Pucón - um, sweet, where next? Valparaiso is where
Trip Start Jan 26, 2007
92Trip End Feb 06, 2008
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There is a casino. Unfortunately I was not able to enter the casino because I had a backpack on. I walked through the quiet rusty streets to the black sand beaches which were more like gravel and ash, and above the gravel and ash beaches, perched on the overlooking knoll at the beach end, were gaudy COCA COLA ZERO!
Pucón has a marina, at which I sat for a while. Pucón also has some dyed wood flowers which are very convincing. I thought they were exotic flower bouquets and wondered about where and how they were farmed. Then I examined them closer. They are dyed wood, shaved and sculpted and glued to faux-stalks. It's kind of like Pucón - impressive, but not in the way I expected, and perhaps in a way that left me feeling kind of empty inside.
Pucón was not altogether a bad place. The surrounding mountains are very beautiful and very protected. My second day in Pucón, after researching the departing buses for later, was spent hiking, basically alone, in a nearby national park. There were about 8 other people on the bus when we arrived at 10am. I busted very extremely up the mountain so that I could do the 18k loop and make it back for the 230 bus, so that I could leave Pucón. Thus, I was all alone in a national park, as the other 8 folks kind of ambled their way up. This is my hiking style, about which many of my friends have said, 'you idiot, hiking is for enjoyment.' Well, who needs friends anyway? Losers. Just kidding. But it felt great all over to push to that kind of isolation and strenuous exercise. I was reminded of Desolation Wilderness up near Lake Tahoe - not because the park was similar in the least, but just because that place is very special. I realized that more than ever while galavanting about in Huerquehue Parque Nacional, which is beautiful, but not otherworldly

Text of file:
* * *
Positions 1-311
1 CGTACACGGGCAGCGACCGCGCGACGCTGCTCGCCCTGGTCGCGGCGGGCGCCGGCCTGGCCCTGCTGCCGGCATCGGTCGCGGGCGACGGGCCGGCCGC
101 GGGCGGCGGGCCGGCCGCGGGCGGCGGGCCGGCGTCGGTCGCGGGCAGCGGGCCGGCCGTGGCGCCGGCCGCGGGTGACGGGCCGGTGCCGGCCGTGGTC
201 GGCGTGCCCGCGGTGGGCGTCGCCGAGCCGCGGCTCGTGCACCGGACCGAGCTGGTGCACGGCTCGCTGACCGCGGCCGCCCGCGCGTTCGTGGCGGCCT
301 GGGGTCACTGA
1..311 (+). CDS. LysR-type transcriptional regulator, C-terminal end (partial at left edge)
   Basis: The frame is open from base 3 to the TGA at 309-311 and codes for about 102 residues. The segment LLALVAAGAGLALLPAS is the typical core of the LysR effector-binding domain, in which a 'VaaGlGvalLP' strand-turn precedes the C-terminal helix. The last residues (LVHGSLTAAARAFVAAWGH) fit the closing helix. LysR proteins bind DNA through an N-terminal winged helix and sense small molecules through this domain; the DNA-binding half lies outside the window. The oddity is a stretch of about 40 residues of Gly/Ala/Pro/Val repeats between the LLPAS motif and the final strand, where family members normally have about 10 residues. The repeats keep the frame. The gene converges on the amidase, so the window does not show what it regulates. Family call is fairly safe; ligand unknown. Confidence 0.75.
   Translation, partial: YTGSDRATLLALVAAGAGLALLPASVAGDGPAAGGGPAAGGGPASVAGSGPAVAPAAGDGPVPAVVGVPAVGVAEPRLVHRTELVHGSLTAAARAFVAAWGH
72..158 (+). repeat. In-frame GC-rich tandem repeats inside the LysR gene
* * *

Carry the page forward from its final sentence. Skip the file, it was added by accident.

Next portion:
Caught the bus up to Santiago for an early Thursday morning arrival. The plan was to catch a quick bus to Valparaiso and spend the day there, since I only got to explore it for a few hours with Emilio the previous weekend. Made it to Valpo and made it to my cool little hostel up on Cerro Concepción, which is probably the nicest area in Valpo, or at least the area that is very often seen as 'typical' Valparaiso.
There are ascensors in Valparaiso, which are very old elevators at extreme angles to help people ascend the bluffs that overlook the port. The most touristy ones recently experienced a fare increase (one way) from 200 to 500 pesos, or approx. $0.40 to $1.00. As a result, there is a massive grassroots propaganda campaign to convince Valparaisans and tourists alike to boycott the ascensors, citing an extremely unfair price increase. I agreed and hiked around the Cerro while navigating the city.
The city is filled with amazing artistic graffiti. Some incorporate silver or glass or mirrors. Some are just stunningly vivid or mind-bending
Walked around, very slowly after 10mi of hiking the day before. I was sore, and my hip flexor was feeling it. Was a great day. Crashed around 10 or 11 and got a bus the next morning back to Santiago after walking probably a solid 7 miles in Valpo, just around the streets and hills.